National Oceanic and
Atmospheric Administration
United States Department of Commerce


FY 2010

Glider observations of kinematics in a Gulf of Alaska eddy

Martin, J.P., C.M. Lee, C.C. Eriksen, C. Ladd, and N.B. Kachel

J. Geophys. Res., 114, C12021, doi: 10.1029/2008JC005231 (2009)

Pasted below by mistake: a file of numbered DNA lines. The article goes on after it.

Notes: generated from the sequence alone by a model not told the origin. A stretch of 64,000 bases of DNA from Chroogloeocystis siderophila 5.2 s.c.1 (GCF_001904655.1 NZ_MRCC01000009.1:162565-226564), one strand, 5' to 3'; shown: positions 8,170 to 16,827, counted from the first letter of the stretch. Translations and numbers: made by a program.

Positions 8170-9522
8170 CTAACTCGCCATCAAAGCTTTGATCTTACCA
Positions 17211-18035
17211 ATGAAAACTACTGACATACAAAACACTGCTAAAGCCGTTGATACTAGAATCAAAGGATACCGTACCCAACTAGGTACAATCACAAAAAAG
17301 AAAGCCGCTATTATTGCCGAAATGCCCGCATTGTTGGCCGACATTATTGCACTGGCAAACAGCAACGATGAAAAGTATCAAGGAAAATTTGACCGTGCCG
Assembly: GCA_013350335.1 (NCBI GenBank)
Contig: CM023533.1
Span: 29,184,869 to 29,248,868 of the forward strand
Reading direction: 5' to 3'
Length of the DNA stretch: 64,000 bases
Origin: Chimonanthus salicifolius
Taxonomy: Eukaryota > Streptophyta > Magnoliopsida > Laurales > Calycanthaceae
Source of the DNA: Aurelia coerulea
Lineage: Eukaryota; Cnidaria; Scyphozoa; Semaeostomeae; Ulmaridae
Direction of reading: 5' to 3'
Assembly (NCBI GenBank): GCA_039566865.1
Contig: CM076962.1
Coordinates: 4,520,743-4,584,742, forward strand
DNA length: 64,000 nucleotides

The depth-radial structure of a Gulf of Alaska (GoA) eddy is investigated using observations from an autonomous winged buoyancy-driven glider, drifters, and satellite altimeters. The eddy formed when Sitka and Yakutat eddies merged in June 2005. Sitka and Yakutat eddies form in the northeastern GoA and travel westward carrying anomalous energy, temperature, and chemical properties. The glider crossed the eddy seven times from mid-August to late October 2005. A temperature maximum, at 130 m depth near the eddy's center, is indicative of coastal water. The strongest azimuthal current is 0.35 m s−1, occurring at 270 m depth and 17.5 km radius. The eddy's Rossby (Burger) number is 0.16 (0.47). Using a model with nonzero constant potential vorticity anomaly only within each depth's radius of strongest current, a function is fit to azimuthal current. The fit explains a large percentage of the current's radial variance, with a squared correlation coefficient of ≥0.9 at the depths of strongest current (270 m) and weakest stratification (360 m). Temporal trends in azimuthal volume transport rate and depth mean potential vorticity are not observed during the glider survey.

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